Indonesian navy patrol boat KRI Raden Eddy Martadinata 331 departs from the naval base in Banyuwangi, East Java province, on April 25, 2021, heading to the site where missing Nanggala 402 submarine from has been found. (AFP / Sonny Tumbelaka)

Social media posts falsely claim Indonesia has salvaged wreckage of sunken submarine

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YouTube clips viewed hundreds of thousands of times claim that Indonesia has salvaged the wreckage of a submarine that sank in April 2021, with the loss of all 53 people aboard. The claim is false. As of April 29, 2021, there are no credible reports that the wreckage of the submarine has been salvaged. An expert told AFP that it could take around two months to successfully lift the wreckage, which is at a depth of more than 800 metres. 

A video was posted on April 24, 2021 on YouTube here, where it has been viewed more than 721,000 times.


The thumbnail of the video shows text that says: “Amazing!!! Strong magnet detected! Moments when KRI 402 is salvaged”.

Screenshot of the misleading post, taken on April 27, 2021

The Indonesian military announced on April 25, 2021 that the KRI Nanggala 402 submarine had been found more than 800 metres below the sea surface after being missing for four days, AFP reported here. The vessel had broken into three pieces, with all 53 crew members aboard confirmed dead.

The claim that the wreckage of the submarine was salvaged has also appeared elsewhere on YouTube, such as here, here and here.

The claim, however, is false. 

While the footage in the misleading posts includes news clips of the sunken submarine taken from Indonesian TV stations, it does not include any scenes showing a submarine salvage operation.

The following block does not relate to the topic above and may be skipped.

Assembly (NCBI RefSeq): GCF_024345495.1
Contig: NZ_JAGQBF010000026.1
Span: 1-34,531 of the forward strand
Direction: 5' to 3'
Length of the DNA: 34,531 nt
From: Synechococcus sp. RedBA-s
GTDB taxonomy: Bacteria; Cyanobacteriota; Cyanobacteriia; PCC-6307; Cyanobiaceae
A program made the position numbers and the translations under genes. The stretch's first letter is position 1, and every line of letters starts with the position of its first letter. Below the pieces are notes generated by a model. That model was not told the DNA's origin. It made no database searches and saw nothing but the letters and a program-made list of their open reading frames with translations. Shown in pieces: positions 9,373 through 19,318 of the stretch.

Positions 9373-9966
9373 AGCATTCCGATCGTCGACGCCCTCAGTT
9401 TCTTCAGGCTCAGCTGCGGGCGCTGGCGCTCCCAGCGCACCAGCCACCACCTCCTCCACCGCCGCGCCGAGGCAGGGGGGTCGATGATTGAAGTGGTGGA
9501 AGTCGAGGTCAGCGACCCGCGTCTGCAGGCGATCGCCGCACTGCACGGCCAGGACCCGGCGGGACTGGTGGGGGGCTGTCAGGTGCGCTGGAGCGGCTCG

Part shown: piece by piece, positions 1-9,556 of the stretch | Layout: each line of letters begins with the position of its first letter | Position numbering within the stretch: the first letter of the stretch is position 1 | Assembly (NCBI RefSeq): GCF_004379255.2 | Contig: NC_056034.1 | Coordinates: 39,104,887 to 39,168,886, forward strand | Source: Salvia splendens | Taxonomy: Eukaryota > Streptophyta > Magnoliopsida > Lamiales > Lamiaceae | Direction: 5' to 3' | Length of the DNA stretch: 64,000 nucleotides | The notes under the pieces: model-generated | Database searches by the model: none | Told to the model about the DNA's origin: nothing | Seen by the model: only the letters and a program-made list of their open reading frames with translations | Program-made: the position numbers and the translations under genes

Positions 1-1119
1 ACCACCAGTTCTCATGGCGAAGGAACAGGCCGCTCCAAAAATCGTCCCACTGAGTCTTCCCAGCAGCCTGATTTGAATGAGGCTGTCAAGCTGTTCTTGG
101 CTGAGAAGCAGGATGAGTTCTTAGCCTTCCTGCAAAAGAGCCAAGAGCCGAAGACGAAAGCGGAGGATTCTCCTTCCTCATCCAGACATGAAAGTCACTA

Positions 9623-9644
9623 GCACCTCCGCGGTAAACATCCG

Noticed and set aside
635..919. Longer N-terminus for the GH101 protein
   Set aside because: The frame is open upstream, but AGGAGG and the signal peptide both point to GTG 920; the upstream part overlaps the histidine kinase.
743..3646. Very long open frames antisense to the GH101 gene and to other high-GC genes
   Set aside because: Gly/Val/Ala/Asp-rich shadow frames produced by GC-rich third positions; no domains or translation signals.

Indonesian authorities have warned that any salvage operation would be risky and difficult in the deep waters, AFP reported here.

“We are still discussing how to lift [the wreckage] because it is very deep,” Rear Admiral Muhammad Ali of the Indonesian navy said in a press conference on April 27, 2021.

As of April 29, 2021, there are no credible reports that the wreckage of the submarine has been salvaged. 

Submarine expert Wisnu Wardhana, from Sepuluh Nopember Institute of Technology in the Indonesian city of Surabaya, told AFP it is very difficult to lift the wreckage from deep waters, and estimated it could take “around two months”. 

“We are facing high hydrostatic pressure,” he told AFP in a telephone interview on April 28, 2021, adding that even professional divers could only dive 50 metres underwater at most.

“That is why we know now that the Nanggala is split into three parts because the structure is broken and compressed with high pressure,” he said. 

AFP has previously debunked a false claim that all of the 53 crew members aboard the submarine survived.